Combating Stress

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I like to offer up alternatives to medication for combating stress, anxiety and panic attacks.  If you understand what is happening in your body, you can take that knowledge and apply it in a way that will be helpful and productive.

SO, let’s break down in very basic terms, what happens in your body when your stress/anxiety response is turned on (often referred to as the “fight or flight response”).

How does it work?

Once a threat is perceived, whether it is real or imaginary, it triggers your fight/flight response and that causes a variety of reactions, but the one I want to focus on at the moment is your breathing.  When this stress response is on in your body, you are not taking deep, calm breaths.  Typically, your breathing speeds up and your breath is very shallow.  This fast paced breathing sends a continual message to our brain that we are in danger and need to be alarmed.  In order to take back control, we have to figure out a way to turn off that response.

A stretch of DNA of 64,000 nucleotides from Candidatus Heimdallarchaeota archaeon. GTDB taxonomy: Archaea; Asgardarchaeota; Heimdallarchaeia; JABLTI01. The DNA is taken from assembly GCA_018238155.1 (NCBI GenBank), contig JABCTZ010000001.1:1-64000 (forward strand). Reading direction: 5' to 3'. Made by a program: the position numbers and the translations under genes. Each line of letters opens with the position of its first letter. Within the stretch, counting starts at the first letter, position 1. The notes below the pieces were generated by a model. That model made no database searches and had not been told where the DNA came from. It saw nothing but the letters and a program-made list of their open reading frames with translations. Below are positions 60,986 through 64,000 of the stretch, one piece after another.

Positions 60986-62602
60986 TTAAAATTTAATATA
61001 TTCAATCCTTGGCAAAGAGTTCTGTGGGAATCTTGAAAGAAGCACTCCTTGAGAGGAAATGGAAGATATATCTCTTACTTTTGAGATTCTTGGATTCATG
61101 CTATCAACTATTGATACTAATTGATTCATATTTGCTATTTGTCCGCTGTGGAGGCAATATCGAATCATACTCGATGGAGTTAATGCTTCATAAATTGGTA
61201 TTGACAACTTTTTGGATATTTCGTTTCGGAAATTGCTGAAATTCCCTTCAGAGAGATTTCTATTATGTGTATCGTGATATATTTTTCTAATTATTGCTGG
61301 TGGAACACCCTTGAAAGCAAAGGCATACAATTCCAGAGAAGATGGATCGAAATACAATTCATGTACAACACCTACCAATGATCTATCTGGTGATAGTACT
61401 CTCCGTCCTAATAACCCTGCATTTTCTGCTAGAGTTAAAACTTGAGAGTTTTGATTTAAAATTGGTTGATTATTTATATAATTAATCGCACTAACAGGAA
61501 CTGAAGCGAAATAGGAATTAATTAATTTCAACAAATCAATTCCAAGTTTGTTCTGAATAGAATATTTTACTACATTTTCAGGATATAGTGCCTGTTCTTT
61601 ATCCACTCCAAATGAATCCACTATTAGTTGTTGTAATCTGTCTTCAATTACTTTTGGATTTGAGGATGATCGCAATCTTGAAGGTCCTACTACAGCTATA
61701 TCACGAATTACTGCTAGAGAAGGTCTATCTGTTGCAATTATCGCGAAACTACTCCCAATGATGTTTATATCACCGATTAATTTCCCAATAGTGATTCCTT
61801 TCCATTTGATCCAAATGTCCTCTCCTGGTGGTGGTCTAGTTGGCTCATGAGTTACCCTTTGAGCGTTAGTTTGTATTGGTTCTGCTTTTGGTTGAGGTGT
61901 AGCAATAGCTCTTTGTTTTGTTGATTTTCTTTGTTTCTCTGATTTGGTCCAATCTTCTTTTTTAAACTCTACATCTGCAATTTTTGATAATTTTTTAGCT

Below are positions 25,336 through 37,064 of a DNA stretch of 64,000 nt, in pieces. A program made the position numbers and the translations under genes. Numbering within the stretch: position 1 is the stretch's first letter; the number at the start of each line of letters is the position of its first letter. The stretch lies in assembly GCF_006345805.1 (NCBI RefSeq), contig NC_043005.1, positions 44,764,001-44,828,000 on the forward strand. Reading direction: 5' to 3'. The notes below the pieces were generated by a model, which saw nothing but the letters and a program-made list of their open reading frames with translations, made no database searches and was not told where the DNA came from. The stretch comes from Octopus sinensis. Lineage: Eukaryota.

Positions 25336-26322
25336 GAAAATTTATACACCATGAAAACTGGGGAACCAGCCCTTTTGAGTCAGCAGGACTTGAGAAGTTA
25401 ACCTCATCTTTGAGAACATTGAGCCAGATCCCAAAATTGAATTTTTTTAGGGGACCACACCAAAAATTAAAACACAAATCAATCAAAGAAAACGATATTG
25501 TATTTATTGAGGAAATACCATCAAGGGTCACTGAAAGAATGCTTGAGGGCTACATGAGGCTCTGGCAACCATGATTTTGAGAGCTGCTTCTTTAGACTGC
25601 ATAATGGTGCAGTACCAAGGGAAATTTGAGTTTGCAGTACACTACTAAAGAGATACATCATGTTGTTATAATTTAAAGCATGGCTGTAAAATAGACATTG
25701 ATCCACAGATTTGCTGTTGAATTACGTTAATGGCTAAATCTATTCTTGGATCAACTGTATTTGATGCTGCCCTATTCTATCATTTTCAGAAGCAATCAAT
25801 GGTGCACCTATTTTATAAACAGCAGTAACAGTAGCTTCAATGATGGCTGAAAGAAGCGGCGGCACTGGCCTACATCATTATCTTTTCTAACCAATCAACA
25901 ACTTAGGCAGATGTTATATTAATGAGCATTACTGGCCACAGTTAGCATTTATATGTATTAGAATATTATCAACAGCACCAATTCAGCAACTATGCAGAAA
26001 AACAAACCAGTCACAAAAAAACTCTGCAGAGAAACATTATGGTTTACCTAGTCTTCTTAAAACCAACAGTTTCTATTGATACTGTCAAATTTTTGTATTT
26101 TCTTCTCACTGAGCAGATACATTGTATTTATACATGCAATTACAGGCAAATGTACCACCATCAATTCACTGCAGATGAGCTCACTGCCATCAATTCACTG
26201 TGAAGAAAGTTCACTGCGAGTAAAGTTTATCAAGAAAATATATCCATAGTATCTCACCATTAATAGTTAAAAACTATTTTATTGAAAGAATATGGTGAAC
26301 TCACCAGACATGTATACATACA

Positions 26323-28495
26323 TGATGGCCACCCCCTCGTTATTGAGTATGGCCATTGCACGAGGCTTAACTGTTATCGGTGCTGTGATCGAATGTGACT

Think of it like sneaking in the back door.  By slowing down our breathing in a moment of high stress or panic, we can essentially “switch off” that fight/flight response. When we slow down our breathing, it sends a message to our brain giving the “all clear,” and turns off the fight/flight response.  It’s not possible to be both panicked and breathing calmly, so our brain turns off the response because our slow breathing is telling it that there is no need to be alarmed…that there is no danger.

Next time you find yourself getting stressed or anxious about something, try the following breathing technique and see if it helps.  You should notice a response within 30 seconds in your body.

Possible Alterations: Some people prefer to skip the steps of holding their breath in between their inhale and exhale.  Instead, simply inhale and exhale to a count of four, or if possible, try to slowly deepen your breath by inhaling and exhaling to a count of five or six.